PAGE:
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Saturday, March 31, 2012

Sentences Written in the Absence of Thought

Will not be understood: I bought a train ticket today and happened to look at the fine print. I was struck by the following: "Fares paid in the absence of a ticket will not be refunded."

I *think* what they mean is, "If you lost your ticket, you can't get no refund." But instead of just saying what they meant, they decided to write in bureaucratese.

3 comments:

  1. What's up with the double negative, Gene? Or, was that deliberate?

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  2. It certainly was. Here is another writer of English who saw nothing wrong with double negatives:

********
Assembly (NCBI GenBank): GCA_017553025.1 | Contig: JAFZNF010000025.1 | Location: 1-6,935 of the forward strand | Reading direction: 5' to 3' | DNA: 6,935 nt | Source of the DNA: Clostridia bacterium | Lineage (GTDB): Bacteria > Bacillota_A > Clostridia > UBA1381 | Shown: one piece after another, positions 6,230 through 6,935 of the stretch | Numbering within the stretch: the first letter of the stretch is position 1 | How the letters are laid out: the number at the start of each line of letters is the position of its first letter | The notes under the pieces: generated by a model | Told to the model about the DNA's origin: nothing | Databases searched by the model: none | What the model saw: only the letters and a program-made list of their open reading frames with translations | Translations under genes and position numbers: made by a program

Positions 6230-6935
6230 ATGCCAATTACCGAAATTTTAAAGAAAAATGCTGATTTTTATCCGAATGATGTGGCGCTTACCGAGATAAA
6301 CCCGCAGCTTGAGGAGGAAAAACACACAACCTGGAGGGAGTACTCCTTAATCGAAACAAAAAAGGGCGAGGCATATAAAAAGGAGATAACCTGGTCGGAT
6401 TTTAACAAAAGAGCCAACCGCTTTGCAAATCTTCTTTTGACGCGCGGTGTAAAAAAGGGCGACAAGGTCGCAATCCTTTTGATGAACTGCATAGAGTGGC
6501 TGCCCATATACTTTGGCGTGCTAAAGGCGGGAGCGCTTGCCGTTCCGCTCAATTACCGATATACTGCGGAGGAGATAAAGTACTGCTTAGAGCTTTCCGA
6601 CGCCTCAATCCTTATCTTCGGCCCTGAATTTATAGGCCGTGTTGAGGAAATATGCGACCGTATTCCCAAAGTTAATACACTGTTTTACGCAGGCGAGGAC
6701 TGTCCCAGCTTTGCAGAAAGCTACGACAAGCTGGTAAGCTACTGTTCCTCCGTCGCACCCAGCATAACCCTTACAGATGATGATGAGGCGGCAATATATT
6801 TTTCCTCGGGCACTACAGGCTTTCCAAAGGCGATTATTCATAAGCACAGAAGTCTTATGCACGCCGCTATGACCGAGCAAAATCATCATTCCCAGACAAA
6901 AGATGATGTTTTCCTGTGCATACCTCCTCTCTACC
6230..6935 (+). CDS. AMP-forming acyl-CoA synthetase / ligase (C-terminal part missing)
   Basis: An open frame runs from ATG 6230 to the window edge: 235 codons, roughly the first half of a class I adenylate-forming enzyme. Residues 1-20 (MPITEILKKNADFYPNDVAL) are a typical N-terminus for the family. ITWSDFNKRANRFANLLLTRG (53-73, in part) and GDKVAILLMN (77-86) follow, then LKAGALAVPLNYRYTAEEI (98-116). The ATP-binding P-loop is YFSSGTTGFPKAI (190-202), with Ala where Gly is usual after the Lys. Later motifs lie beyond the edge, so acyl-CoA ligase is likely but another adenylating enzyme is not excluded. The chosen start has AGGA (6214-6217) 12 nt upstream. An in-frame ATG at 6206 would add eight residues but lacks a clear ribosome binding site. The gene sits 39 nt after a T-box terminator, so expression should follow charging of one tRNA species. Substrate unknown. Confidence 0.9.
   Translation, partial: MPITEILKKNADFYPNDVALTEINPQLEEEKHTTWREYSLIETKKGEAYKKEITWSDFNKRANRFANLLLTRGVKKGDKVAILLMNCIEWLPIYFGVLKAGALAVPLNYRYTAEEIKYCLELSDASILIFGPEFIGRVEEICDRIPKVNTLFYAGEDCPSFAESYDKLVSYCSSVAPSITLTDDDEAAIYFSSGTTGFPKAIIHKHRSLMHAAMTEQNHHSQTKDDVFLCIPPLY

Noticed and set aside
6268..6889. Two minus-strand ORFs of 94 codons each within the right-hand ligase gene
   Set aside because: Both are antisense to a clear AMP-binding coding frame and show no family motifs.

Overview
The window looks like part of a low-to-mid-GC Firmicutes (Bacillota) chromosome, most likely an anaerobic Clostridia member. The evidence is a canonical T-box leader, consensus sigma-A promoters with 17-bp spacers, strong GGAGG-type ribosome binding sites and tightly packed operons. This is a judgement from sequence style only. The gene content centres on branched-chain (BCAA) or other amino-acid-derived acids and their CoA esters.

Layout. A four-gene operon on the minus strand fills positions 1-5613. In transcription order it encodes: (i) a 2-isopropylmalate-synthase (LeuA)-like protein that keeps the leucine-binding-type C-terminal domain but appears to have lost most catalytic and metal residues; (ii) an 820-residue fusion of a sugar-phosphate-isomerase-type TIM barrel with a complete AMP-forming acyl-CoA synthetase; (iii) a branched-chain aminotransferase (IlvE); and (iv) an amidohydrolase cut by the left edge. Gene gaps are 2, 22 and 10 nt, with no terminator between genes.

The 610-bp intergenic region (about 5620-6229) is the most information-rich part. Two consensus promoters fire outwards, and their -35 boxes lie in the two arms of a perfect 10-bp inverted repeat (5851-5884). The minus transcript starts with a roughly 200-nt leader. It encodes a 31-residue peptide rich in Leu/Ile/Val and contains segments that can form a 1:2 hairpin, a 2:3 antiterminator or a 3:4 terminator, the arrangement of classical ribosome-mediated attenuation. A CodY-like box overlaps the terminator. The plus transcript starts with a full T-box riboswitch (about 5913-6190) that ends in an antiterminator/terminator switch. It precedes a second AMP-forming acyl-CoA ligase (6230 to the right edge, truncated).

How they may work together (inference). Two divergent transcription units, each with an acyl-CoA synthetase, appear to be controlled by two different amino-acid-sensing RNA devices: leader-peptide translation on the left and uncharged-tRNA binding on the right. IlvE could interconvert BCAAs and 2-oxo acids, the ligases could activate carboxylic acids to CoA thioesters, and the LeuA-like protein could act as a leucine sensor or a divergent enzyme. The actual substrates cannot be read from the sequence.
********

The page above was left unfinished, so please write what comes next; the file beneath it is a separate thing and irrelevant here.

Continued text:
"nor your name is not Master Cesario; nor this is not my nose neither. Nothing that is so is so."

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    Replies
    1. I have no problem with double negatives in the English language, as I am certainly not a pedant. Also, having dug into linguistics a bit over this past year, I do find certain word combinations interesting (while many people would think they are incorrect). In any case, the double negative that you provide actually makes it look like refunds are given to those who lose their ticket. In fact, it pretty much makes it look like a refund is a mandatory if you lose your ticket. That's what I was noticing.

      Obviously, you were being humorous... and I think that what I noticed was your actual intent. So, I guess what I should really be saying is "ha" and, um... "ha". LOL

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